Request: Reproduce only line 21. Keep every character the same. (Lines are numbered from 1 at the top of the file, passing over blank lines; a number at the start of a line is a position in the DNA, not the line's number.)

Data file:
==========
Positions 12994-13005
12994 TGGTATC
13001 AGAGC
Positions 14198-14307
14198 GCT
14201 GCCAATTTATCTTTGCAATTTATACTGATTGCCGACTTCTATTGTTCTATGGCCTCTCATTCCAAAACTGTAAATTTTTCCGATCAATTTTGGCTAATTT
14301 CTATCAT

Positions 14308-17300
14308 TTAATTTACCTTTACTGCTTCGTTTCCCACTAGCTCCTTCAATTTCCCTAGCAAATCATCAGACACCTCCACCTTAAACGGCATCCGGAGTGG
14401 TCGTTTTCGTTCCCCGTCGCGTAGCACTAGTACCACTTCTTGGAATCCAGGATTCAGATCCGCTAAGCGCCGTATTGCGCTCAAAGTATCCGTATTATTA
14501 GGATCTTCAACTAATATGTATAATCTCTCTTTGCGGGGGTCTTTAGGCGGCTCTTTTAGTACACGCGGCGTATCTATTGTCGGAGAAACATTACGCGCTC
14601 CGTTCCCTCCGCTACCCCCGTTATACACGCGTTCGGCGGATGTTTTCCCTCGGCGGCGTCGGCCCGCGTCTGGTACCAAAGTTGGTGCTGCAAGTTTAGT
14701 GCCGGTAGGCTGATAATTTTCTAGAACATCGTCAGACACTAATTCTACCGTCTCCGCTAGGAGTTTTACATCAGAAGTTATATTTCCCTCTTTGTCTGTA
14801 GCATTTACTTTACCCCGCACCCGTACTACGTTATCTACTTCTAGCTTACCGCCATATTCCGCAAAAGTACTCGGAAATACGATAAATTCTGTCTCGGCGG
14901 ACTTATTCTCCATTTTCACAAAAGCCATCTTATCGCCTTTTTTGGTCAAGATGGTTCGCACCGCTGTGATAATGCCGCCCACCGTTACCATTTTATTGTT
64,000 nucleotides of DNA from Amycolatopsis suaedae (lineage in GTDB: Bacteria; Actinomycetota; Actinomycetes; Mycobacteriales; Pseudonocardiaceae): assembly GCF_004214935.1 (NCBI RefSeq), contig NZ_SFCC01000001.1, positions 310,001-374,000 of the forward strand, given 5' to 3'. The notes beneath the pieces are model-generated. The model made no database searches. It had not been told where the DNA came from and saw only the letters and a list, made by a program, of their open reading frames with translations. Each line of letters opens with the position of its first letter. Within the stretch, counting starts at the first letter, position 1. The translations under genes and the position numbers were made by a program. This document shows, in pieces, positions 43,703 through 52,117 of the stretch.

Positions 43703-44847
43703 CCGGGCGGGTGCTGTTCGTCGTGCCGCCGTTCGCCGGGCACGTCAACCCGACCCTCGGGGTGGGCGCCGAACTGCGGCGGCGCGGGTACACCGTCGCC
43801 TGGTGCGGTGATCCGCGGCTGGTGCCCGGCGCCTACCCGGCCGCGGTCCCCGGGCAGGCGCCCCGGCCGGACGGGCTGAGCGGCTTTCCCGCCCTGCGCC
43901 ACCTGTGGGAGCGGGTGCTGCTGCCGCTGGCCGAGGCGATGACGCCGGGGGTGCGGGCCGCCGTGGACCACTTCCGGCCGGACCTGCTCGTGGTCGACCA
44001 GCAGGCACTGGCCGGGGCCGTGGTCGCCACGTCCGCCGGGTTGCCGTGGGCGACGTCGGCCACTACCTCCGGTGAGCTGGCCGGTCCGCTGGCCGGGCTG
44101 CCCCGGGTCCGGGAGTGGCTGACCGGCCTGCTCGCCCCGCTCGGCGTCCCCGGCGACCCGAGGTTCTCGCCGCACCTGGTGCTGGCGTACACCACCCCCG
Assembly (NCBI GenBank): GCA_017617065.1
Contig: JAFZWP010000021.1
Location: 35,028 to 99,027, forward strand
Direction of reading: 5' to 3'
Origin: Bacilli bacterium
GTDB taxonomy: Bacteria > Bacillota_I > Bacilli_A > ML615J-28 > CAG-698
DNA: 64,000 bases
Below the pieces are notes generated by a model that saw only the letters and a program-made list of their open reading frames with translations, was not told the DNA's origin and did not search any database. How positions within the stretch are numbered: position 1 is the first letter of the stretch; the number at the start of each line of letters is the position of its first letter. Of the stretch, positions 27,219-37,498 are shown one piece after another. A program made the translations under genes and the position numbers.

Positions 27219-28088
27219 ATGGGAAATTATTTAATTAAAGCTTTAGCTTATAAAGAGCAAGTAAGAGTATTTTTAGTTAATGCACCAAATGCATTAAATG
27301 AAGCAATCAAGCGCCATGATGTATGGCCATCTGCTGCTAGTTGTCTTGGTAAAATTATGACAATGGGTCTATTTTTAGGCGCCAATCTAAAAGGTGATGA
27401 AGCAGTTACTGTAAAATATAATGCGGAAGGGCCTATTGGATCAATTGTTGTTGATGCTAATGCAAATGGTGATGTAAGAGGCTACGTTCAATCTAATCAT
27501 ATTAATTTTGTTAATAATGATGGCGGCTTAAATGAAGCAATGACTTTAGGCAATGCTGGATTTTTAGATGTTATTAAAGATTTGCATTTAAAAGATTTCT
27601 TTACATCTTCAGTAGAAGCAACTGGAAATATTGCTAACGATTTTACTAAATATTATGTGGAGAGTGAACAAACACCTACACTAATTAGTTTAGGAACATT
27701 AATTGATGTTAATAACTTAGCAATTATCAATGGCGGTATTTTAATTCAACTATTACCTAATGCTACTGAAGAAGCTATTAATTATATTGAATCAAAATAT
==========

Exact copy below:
44001 GCAGGCACTGGCCGGGGCCGTGGTCGCCACGTCCGCCGGGTTGCCGTGGGCGACGTCGGCCACTACCTCCGGTGAGCTGGCCGGTCCGCTGGCCGGGCTG